Yahoo announced that Domain Keys will be released sometime in 2004 and that it will be free for all developers of open source email systems. By making the technology free and with limited restrictions, Yahoo is hoping to attract some of the larger email providers and eventually effect change within an industry that has been hard-hit by spam.
According to Reuters, Yahoo's proposed plan is to completely alter the way the Internet works when it comes to the authentication of email and to take the not-knowingness out of who is really behind unauthorized emails.
Once Domain Keys is installed, a system sending an email would contain an embedded private key in the message header. The receiving system would check the Domain Name System (DNS) for the public key registered to the sending domain.
According to Reuters, if the public key is able to decrypt the private key embedded in the header, then the email can be delivered. If not, then the message is blocked.
There is some skepticism that the software could incur sweeping changes in the world of email, however, even if a few of the big name email providers incorporate Domain Keys into their systems, it could significantly lessen the amount of unwanted emails that haunt most users.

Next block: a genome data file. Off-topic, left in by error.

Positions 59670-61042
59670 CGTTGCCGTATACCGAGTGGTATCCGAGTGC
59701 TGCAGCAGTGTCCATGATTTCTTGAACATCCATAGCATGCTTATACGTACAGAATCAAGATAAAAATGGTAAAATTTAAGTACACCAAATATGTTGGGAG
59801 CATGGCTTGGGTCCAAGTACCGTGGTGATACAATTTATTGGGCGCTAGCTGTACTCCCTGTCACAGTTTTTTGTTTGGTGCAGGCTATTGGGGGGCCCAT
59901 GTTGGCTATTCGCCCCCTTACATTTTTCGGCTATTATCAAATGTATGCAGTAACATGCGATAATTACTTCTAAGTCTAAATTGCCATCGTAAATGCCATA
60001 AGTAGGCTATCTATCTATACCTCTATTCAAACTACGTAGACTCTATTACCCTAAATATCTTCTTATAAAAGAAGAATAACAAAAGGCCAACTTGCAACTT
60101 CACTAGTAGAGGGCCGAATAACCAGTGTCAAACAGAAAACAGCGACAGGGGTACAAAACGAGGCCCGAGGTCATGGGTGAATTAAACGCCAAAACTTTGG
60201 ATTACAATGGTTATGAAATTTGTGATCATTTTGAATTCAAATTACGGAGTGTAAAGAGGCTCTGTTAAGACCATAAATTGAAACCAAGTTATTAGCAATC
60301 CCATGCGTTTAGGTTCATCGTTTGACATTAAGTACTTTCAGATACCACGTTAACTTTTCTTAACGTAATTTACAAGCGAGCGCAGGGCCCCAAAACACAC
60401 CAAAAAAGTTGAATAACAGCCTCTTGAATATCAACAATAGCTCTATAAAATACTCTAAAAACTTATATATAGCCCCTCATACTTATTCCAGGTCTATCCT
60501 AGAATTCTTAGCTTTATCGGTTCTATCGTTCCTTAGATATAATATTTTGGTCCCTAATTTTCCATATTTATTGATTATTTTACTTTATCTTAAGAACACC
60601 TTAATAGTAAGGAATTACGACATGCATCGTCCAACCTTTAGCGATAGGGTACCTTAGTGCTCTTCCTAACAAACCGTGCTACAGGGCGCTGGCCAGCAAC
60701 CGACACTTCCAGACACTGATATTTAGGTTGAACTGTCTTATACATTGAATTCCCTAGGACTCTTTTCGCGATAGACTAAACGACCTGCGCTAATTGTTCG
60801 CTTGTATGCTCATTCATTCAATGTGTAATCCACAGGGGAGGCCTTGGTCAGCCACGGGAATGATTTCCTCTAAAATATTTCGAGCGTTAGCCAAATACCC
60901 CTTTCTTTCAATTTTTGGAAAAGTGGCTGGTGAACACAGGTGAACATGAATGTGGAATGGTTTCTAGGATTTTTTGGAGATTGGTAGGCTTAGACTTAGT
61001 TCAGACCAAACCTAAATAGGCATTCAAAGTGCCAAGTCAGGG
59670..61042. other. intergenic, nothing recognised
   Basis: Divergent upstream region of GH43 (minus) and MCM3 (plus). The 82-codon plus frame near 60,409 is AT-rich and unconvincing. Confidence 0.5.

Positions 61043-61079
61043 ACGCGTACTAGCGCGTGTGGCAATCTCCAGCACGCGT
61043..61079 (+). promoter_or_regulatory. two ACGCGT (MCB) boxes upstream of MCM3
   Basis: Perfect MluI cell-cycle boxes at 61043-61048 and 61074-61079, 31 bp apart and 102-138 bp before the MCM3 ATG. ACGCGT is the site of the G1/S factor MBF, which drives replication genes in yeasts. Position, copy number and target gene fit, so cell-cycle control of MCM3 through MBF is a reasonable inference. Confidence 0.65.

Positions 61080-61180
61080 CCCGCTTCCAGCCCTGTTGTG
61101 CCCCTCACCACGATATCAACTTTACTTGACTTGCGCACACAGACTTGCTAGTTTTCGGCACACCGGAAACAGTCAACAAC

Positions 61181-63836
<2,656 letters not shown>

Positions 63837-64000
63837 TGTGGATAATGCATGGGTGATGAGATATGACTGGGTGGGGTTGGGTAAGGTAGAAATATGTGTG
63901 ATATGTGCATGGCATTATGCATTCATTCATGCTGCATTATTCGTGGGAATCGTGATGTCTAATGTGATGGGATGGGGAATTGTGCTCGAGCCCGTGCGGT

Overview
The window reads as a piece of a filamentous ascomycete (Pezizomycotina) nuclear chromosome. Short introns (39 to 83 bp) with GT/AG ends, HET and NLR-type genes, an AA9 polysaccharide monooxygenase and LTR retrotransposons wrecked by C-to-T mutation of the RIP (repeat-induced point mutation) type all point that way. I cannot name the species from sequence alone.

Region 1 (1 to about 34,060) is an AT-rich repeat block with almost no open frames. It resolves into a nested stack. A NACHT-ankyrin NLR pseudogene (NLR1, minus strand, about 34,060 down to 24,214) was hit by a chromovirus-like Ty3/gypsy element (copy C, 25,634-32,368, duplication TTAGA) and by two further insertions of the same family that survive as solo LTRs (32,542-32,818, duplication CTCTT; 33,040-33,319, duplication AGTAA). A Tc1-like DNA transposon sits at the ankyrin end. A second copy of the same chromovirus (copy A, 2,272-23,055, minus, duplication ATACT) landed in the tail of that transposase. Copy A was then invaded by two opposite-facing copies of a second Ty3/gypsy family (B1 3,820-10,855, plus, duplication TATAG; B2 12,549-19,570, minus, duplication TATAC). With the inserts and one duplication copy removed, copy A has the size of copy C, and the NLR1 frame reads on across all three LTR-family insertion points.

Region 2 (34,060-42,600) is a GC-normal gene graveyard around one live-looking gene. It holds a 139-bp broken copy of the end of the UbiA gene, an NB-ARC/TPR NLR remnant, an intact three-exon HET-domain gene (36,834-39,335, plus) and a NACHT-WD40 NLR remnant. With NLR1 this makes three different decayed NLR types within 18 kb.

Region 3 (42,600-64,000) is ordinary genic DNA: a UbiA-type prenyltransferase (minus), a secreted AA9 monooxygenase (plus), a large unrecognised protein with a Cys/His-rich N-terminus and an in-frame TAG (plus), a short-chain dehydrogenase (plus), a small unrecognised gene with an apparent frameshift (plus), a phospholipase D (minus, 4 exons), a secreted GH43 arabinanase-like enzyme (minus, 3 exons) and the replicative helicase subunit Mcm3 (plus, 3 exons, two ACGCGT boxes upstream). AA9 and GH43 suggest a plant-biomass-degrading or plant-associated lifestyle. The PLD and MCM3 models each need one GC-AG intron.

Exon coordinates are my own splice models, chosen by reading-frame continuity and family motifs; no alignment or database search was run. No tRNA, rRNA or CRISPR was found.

"If we can get only a small percentage of the industry to buy in, we think it can have a dent," Brad Garlinghouse, vice president of communications products for Yahoo, told Reuters.
"One of the core problems with spam is we don't know, Yahoo doesn't know, the user doesn't know ... if it really came from the party who it says it came from," he continued. "What we're proposing here is to re-engineer the way the Internet works with regard to the authentication of e-mail."